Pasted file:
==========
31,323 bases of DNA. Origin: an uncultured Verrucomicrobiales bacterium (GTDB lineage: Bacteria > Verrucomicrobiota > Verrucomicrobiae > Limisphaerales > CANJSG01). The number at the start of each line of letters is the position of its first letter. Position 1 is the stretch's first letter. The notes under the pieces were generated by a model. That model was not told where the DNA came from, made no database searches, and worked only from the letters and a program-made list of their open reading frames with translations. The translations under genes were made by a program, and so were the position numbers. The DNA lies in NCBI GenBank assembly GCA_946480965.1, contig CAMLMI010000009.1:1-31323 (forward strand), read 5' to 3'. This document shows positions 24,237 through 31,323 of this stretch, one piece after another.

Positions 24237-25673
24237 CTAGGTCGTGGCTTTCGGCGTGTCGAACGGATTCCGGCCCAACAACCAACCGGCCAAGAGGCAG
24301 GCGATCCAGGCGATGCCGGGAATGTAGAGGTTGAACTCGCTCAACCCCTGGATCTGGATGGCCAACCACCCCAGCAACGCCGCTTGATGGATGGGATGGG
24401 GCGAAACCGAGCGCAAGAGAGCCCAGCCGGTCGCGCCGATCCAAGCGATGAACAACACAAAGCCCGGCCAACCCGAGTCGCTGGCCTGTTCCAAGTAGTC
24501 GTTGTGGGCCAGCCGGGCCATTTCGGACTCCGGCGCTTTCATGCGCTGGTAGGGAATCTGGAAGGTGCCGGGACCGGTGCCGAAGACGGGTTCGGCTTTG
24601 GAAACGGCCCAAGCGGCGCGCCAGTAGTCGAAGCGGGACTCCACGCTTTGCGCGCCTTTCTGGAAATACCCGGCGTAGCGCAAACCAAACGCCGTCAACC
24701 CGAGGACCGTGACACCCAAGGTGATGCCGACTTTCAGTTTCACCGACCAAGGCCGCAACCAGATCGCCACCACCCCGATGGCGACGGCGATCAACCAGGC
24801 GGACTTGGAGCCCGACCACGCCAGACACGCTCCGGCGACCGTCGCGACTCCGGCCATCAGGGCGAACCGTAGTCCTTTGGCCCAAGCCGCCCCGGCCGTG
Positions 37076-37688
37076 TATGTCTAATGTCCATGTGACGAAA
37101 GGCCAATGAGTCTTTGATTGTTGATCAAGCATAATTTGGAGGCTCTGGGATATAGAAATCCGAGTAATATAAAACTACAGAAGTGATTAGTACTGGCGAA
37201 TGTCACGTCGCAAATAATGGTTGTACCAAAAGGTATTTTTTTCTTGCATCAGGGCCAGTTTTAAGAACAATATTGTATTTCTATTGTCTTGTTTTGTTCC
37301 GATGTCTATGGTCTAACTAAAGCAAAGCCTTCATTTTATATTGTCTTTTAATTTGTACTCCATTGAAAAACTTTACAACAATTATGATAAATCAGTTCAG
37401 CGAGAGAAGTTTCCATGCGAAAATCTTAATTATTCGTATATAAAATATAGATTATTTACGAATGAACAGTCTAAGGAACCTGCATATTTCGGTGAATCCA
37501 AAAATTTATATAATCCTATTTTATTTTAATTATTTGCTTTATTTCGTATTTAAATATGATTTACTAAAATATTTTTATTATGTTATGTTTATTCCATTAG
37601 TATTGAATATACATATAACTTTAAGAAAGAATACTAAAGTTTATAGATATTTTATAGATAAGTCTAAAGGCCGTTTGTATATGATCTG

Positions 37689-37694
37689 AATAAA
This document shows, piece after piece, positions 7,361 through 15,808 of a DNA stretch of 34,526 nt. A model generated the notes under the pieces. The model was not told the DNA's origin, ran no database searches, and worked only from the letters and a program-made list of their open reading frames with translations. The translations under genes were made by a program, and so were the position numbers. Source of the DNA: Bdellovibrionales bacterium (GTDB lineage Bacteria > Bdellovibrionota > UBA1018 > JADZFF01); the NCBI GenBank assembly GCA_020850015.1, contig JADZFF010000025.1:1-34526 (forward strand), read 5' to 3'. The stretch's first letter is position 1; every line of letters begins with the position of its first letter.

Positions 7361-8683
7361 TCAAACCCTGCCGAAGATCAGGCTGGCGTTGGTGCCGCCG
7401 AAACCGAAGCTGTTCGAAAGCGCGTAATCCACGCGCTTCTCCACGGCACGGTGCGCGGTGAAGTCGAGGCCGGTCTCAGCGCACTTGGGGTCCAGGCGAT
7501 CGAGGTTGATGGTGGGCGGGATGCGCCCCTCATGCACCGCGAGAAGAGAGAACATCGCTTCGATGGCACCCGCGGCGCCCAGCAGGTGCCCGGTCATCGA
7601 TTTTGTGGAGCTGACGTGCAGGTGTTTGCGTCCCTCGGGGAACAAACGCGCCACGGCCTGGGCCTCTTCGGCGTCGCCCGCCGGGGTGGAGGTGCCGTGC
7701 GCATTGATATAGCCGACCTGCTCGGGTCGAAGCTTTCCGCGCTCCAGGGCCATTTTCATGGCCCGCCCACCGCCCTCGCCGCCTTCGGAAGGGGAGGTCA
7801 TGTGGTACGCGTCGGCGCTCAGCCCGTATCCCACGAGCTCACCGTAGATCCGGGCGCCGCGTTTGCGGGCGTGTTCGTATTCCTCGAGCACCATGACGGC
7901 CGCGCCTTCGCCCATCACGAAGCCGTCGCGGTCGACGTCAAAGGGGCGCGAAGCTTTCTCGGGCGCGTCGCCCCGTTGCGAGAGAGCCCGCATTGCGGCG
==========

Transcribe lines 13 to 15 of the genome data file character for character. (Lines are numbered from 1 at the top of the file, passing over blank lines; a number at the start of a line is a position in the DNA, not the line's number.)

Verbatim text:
37201 TGTCACGTCGCAAATAATGGTTGTACCAAAAGGTATTTTTTTCTTGCATCAGGGCCAGTTTTAAGAACAATATTGTATTTCTATTGTCTTGTTTTGTTCC
37301 GATGTCTATGGTCTAACTAAAGCAAAGCCTTCATTTTATATTGTCTTTTAATTTGTACTCCATTGAAAAACTTTACAACAATTATGATAAATCAGTTCAG
37401 CGAGAGAAGTTTCCATGCGAAAATCTTAATTATTCGTATATAAAATATAGATTATTTACGAATGAACAGTCTAAGGAACCTGCATATTTCGGTGAATCCA